https://www.rei.com/blog/hike/how-to-start-solo-adventuring?cm_mmc=sm_fb_76514-_-content-_-news_journal-_-soloadventuringtips

As I start planning for my solo-hike of the TRT, this is some good info to keep in mind. I do plan to do some smaller solo trips before then as well.

I can wait!

-MammaBear

How to keep comfortable while hiking when the temps are chilly

I finally got in a 2 mile walk/hike. The kids are at their grandparents’ so I took advantage of not having tagalongs and got in a muscle straining, knee aching walk in the hills near our house. Gaining 300ft in elevation in just over half a mile, and then having to come back down that, can be hard on the knees. But it’s also good training. Especially when you don’t stop every couple hundred feel because the 6 year old is “tired” or wants to follow the coyote tracks.

You can’t see it in a picture, of course, but the wind was blowing pretty hard today, so even though the temperature outside was up to nearly 50° (quickly melting off the 3 inches of snow we got last night), I started out my hike all bundled up, even though I knew better. As I stripped off layer after layer, it got me thinking about how to stay comfortable while hiking when the temperatures are chilly. Thus this post. But there are a bagillion posts out there about what to wear, so I’m just going to go through that really quick and then get into some of the actions you can take to keep comfortable when it’s cold out.

How to Dress for Hiking when the Temps are Chilly

The short answer is: layers!

You’ll want to wear/bring different layers in order to stay comfortable.

Layer 1: base layer

This is the layer closest to your skin (other than under garments) and should be made of a good wicking, fast drying, thin material. When it’s cold out, you do NOT want cotton.

Layer 2: insulation

This “layer” could actually consist of several layers and it’s where most of the warmth comes from. A couple different thicknesses of fleece sweatshirts and/or jackets, vests, etc. will usually fit the bill.

Layer 3: shell

This is the layer that protects you from the elements should they turn nasty. Wind proof, water repellent, etc.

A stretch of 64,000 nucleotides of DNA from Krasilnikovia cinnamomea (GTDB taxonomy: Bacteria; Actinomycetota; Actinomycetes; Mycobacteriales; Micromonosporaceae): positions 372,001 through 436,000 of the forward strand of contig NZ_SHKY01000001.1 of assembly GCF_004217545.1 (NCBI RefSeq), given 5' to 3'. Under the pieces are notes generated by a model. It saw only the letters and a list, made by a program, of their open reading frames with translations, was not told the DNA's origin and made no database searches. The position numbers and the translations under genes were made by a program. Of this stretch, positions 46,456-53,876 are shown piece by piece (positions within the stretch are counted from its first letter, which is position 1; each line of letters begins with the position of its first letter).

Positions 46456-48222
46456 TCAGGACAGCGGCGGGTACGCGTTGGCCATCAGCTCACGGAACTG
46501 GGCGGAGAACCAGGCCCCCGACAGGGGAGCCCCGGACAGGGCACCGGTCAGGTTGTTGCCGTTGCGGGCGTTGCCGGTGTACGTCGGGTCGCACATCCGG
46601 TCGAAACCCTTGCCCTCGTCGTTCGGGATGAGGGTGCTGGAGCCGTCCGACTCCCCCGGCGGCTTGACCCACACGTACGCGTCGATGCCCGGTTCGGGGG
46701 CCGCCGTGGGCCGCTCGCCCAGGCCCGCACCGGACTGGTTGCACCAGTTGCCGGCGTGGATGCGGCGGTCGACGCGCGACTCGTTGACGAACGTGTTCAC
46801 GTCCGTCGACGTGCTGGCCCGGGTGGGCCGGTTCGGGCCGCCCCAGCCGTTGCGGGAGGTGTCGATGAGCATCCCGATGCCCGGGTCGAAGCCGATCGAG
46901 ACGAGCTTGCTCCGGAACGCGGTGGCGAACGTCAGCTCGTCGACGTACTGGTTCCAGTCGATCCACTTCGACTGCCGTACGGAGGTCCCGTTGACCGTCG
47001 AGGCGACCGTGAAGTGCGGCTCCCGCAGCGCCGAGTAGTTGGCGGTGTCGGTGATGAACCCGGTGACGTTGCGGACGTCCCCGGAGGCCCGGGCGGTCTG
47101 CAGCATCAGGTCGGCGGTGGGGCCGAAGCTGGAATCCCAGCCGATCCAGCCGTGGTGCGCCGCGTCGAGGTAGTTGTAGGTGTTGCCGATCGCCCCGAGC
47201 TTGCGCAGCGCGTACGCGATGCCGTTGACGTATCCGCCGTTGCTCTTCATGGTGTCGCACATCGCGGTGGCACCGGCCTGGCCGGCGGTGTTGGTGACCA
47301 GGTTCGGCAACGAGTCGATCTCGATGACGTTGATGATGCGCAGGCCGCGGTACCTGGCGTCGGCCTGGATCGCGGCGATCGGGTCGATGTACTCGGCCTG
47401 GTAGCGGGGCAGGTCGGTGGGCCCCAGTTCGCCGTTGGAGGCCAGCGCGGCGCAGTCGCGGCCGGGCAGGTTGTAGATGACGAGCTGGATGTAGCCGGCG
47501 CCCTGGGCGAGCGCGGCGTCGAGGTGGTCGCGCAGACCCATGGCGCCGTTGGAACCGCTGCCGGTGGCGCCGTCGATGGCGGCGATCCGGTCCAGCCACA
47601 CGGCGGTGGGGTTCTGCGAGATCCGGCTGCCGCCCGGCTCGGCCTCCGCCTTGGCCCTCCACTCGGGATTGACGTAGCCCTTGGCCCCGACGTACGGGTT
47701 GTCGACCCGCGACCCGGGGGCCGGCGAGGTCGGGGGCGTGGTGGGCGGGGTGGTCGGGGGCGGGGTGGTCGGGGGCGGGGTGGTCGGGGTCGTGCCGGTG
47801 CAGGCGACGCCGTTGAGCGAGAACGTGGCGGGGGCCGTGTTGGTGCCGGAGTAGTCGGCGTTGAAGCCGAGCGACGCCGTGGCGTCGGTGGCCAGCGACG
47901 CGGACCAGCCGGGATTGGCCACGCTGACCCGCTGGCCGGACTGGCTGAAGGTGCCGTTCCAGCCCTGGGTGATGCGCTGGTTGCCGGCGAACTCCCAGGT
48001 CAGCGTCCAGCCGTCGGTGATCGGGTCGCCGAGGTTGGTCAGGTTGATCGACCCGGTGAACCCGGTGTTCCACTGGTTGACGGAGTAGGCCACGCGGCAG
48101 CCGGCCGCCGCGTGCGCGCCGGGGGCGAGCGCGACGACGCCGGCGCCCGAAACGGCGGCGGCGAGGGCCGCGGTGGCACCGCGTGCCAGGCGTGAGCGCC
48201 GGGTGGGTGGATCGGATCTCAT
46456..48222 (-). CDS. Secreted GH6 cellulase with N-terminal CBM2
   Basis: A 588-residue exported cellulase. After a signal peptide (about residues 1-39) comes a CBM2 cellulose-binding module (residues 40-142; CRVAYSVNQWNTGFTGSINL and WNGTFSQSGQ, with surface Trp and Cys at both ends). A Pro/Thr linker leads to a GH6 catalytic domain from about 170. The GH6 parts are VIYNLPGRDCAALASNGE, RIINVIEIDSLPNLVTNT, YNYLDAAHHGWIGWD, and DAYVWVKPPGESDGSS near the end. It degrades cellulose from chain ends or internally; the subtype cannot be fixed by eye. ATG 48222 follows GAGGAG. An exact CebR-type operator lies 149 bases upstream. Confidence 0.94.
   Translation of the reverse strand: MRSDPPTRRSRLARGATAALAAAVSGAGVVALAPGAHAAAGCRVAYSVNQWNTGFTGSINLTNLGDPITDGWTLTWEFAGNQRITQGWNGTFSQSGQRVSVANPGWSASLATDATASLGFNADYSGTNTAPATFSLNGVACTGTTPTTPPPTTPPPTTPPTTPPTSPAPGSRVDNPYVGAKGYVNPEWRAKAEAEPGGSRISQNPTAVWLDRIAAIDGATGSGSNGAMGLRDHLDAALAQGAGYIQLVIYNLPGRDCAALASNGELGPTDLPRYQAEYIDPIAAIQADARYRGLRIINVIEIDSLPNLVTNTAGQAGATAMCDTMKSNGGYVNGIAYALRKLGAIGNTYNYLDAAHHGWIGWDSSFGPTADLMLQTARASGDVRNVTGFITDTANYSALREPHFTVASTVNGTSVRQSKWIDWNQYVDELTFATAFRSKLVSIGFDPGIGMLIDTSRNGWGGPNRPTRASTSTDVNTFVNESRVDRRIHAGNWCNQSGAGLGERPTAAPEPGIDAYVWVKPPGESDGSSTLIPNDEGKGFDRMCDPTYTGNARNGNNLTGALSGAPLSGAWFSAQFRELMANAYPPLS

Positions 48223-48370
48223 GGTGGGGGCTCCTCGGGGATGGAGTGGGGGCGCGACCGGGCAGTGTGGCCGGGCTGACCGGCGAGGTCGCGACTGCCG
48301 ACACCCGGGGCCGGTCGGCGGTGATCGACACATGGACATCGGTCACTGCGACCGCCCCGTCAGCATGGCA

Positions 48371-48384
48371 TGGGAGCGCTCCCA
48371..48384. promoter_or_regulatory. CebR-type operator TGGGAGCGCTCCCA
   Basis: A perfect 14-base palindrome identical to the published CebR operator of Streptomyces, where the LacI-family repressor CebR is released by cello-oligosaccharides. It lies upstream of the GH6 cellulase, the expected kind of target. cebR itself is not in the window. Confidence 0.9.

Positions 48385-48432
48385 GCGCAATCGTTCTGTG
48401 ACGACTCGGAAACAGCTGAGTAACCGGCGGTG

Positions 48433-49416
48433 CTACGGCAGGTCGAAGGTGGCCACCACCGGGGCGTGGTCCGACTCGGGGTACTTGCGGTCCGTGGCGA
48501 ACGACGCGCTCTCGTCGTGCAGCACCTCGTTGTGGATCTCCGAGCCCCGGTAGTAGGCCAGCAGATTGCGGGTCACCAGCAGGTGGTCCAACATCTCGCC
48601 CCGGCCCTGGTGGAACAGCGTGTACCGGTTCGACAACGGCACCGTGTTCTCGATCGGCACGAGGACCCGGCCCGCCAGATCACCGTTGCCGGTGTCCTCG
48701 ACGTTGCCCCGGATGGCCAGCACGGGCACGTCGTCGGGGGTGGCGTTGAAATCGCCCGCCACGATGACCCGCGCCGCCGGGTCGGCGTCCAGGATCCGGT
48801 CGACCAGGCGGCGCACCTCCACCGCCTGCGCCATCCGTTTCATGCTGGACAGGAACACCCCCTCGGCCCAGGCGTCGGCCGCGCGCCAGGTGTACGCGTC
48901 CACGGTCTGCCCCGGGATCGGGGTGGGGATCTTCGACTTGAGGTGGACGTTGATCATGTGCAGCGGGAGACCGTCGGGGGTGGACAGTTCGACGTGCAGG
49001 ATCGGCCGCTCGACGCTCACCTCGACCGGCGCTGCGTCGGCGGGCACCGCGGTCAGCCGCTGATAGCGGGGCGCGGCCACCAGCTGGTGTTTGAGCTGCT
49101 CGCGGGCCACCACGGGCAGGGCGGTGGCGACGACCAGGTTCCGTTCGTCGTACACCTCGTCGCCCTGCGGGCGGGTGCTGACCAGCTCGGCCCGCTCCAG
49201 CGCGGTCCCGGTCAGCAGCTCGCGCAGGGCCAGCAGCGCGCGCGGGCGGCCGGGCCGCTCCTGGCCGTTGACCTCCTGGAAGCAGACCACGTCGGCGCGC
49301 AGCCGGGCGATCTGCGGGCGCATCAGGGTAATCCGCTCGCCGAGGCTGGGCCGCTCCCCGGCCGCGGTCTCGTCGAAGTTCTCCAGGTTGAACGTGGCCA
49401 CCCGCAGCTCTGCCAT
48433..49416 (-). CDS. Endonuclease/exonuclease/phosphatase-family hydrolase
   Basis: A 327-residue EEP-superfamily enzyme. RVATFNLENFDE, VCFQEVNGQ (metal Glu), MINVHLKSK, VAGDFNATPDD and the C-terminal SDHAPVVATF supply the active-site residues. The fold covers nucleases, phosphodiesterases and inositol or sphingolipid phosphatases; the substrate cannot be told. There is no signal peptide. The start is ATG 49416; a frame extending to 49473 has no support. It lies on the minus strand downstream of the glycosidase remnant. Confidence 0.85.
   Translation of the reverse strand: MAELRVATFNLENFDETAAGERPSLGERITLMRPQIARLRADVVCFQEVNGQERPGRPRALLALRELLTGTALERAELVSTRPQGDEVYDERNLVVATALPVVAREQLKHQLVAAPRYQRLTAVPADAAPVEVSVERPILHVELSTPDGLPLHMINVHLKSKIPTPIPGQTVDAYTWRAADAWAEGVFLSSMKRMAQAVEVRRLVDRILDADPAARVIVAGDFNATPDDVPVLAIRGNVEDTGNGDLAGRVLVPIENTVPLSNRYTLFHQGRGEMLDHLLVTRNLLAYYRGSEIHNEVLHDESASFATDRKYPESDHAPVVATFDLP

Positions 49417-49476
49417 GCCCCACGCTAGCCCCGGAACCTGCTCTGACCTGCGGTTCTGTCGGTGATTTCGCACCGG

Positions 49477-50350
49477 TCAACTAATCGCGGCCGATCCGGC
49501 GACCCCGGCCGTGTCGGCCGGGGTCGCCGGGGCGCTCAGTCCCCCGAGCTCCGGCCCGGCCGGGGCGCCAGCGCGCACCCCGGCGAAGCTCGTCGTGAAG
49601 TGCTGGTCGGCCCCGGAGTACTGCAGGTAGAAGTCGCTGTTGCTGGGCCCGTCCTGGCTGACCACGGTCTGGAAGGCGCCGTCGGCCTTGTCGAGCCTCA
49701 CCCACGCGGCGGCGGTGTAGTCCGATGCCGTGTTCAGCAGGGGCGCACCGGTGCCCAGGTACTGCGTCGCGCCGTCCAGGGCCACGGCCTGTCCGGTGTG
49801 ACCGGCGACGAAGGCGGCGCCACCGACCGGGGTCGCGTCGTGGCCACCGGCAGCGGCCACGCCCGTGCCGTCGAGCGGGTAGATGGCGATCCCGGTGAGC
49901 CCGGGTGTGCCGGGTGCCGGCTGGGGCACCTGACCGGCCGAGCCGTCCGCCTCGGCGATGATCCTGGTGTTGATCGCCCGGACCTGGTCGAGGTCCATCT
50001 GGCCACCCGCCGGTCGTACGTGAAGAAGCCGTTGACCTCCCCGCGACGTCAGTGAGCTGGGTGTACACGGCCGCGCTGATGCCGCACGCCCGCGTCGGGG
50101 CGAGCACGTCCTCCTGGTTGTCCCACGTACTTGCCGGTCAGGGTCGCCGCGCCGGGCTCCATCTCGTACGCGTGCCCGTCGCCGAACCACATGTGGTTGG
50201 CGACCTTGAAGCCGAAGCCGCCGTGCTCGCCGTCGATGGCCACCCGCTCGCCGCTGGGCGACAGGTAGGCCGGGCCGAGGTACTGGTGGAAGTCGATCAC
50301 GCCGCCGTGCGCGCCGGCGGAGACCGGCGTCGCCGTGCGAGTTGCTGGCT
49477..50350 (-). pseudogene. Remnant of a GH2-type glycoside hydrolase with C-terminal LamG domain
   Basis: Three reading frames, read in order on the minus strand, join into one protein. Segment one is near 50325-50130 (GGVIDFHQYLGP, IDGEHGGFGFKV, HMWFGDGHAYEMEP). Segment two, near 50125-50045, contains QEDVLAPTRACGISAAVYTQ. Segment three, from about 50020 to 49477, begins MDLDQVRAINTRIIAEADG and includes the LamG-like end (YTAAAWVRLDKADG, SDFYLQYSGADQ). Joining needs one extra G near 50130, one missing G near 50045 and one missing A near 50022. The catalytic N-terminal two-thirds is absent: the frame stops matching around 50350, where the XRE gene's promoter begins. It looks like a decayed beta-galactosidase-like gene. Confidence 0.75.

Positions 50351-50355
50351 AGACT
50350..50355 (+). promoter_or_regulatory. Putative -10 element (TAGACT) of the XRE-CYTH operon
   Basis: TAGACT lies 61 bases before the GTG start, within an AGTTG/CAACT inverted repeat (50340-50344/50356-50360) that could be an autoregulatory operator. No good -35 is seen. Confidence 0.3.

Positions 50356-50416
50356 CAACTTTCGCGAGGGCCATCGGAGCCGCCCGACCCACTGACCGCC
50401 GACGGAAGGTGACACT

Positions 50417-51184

Layer 4: extras

This is things like gloves, a hat, extra socks, etc

Now here’s the thing, if you’re going for a quick walk around your neighborhood or the local nature trail, or even up the logging road behind your house, you can get away with wearing pretty much anything you want. If you get too hot or too cold, well, you’re not that far from home and can get fixed up in a jiffy.

But if you’ll be out for several hours, and especially several days, you don’t want to be miserable, so wear the appropriate layers.

What to DO to stay warm and comfortable while hiking in chilly weather

So here’s the real meat of the issue. We’ve all heard it before, “Layers, layers, layers!”

But it’s what you DO with those layers and how you use them that, as well as a few other actions on the trail, that will help keep you comfortable.

Tip #1: dress according to your expected exertion level

I’m sure we’ve all seen them. The joggers in the neighborhoods or on the trails who are wearing shorts and a t-shirt while the rest of us are shivering in our puffy jackets as we stroll along. It all has to do with exertion.

I said earlier that I “knew better” than to bundle up for the walk. I knew I’d be walking uphill at a fast pace (well faster than usual since no kids were around to slow me down). But I decided to keep on all the layers I was wearing. Which meant that just a short while into the walk, I needed to start taking those layers off. It would have been better had I started out with one or two less layers. I might have been a bit chilly to begin with, but my exertion level would have warmed me up quickly.